Without a strong motive, the officer had told me, rather reluctantly, there was little chance I was indicted for murder. I also doubt they would ever find the body but that wasn't reassuring to me in the least. I was rather calm when he told me this and pointed out my apparent apathy. It seemed curious to him that I cared very little about my legal implications in the whole affair. On the grand scheme of things my potential incarceration, although ironic, seemed rather trivial. I had called the police, I told him, because I didn't know what else to do.

He asked me if I tried to tell him they were aliens, but I told him, "They're not from out there, they're from in here." He scoffed and got some coffee.

"Sometimes criminals reported their crimes in hopes of exonerating themselves, like husband murders," the cop had told me. Well, innocent men would do the same I thought, but I simply stared at a crawling insect on the wall. The man, noting my unresponsiveness looked there as well, but didn't see anything unusual. Did he have any reason to find it unusual I thought?

But I certainly did. That particular insect was moving with the same undulating motion as those creatures that floated around Armand. Perhaps some function of the device had been left activated before it disappeared. Like some tiny permutation in the cosmological constants was reset rendering the entire universe slightly askew than it used to be? Maybe we're slowly disintegrating, sub atomically from the quarks? Who would ever notice that? At best, it would appear as a footnote in updated physics journals as minor corrections of the plank constant, the speed of light, or whatever. I couldn't help but think that something had been changed. For me it certainly had. I doubt I'll ever look at anything in the same light again.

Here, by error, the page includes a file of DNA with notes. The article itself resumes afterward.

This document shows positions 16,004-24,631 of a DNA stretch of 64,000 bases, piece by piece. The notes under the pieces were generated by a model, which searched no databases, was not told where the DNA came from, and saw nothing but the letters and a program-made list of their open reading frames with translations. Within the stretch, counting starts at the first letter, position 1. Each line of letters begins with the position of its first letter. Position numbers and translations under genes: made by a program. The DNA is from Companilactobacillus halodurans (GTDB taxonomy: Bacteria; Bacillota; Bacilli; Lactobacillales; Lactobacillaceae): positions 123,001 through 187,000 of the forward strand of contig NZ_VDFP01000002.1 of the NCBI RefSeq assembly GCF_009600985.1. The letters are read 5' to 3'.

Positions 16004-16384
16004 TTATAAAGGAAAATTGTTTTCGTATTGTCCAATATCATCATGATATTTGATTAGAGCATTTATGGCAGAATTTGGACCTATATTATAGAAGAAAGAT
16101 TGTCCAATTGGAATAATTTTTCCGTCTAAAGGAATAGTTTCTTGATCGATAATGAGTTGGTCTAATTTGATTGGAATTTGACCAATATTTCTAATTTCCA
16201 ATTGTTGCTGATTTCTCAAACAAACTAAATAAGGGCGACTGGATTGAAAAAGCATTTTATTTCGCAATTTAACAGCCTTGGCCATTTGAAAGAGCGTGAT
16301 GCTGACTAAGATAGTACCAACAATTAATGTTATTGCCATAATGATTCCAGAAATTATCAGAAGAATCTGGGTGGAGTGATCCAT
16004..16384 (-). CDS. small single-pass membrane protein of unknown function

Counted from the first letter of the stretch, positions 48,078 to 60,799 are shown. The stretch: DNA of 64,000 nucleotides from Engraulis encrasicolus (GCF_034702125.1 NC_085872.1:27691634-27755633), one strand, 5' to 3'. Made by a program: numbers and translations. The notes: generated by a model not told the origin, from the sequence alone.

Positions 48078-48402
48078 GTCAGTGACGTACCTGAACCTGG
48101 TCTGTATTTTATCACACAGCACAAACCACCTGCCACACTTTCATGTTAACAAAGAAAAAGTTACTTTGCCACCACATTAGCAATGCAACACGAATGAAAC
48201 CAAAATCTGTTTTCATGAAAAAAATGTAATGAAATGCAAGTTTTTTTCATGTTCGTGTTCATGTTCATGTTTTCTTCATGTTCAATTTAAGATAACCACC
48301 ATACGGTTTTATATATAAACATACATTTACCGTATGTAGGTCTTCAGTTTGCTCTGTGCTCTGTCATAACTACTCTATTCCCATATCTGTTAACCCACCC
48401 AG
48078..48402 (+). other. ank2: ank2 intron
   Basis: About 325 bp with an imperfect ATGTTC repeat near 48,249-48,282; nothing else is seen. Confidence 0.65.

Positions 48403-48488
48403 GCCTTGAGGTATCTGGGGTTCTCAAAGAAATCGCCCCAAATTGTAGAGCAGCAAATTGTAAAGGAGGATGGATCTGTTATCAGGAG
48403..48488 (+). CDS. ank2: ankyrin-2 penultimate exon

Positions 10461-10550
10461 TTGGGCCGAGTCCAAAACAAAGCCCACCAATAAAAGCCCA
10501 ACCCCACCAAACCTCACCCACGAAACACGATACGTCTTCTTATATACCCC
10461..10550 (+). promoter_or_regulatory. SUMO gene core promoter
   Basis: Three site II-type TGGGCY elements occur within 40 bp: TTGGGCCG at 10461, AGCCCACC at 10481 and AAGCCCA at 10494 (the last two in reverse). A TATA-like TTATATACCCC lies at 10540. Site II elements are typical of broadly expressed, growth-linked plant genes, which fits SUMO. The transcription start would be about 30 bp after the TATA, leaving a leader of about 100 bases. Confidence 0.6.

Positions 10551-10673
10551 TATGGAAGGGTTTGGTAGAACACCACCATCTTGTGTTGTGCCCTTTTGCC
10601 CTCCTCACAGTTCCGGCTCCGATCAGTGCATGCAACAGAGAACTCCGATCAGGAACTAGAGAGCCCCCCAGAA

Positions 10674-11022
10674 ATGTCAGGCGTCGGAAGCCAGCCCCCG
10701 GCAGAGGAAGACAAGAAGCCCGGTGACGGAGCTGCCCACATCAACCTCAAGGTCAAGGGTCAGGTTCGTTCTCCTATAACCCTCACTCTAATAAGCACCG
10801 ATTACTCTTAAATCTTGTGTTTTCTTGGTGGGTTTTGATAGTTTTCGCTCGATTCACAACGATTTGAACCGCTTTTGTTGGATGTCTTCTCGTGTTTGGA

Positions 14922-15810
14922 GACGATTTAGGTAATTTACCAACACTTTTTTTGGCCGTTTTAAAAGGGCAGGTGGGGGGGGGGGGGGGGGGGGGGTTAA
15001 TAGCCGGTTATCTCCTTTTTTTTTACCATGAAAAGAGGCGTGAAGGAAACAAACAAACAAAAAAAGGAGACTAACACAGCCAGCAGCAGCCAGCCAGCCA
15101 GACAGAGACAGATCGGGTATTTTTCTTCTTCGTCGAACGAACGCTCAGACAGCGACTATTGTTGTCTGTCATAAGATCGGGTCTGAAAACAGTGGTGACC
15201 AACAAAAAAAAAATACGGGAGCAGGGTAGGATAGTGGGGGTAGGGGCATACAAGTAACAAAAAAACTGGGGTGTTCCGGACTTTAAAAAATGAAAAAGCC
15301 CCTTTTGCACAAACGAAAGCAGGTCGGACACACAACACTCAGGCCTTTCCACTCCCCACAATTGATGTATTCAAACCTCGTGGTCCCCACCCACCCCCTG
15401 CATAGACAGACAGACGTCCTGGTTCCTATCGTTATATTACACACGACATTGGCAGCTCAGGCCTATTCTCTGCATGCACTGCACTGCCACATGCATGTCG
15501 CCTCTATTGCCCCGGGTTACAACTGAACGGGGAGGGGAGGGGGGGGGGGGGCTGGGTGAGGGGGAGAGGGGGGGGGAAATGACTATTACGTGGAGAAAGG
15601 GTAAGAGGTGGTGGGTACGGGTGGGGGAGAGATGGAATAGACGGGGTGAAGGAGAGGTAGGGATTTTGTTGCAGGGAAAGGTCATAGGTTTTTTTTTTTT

Hell, I can't even close my eyes without seeing those strange floating things; those eyes; Armand standing in the middle ready to be devoured by the tentacles, themselves apart of the crawling amoeba that composed that realm, but this tired officer would continue his mundane small town job, without ever knowing what lies infinitesimally close, ready to consume us all if it were allowed to seep through--to co-exist if you will. I somehow cherished his ignorance. I hoped he wouldn't believe a word I said.

No matter what it did--if that had been its pinnacle purpose; a human ensnarement device to consume the tinkerer--it was gone now and Armand with it. Perhaps he could be remembered as a hero who sacrificed himself to exile that hideous machine from this reality, but there was no martyrdom here. Just two fools playing with something they didn't understand; that no human alive could understand. Maybe Armand joined mom and dad now, but I doubt he would ever find such peace.

In my statement, I had said that Armand's last words were pleas for his life, or at least that's what I'd rather remember about his contorted voice at the last moment he existed in this world, but what he had said was, "Why did you let them out?"


THE END


2015 Jason Arsenault

Bio: Mr. Arsenault is a neuroscientist at the University of Toronto in Canada and has published over a dozen scientific articles. His last Aphelion appearance was Voids in our October 2015 issue.

E-mail: Jason Arsenault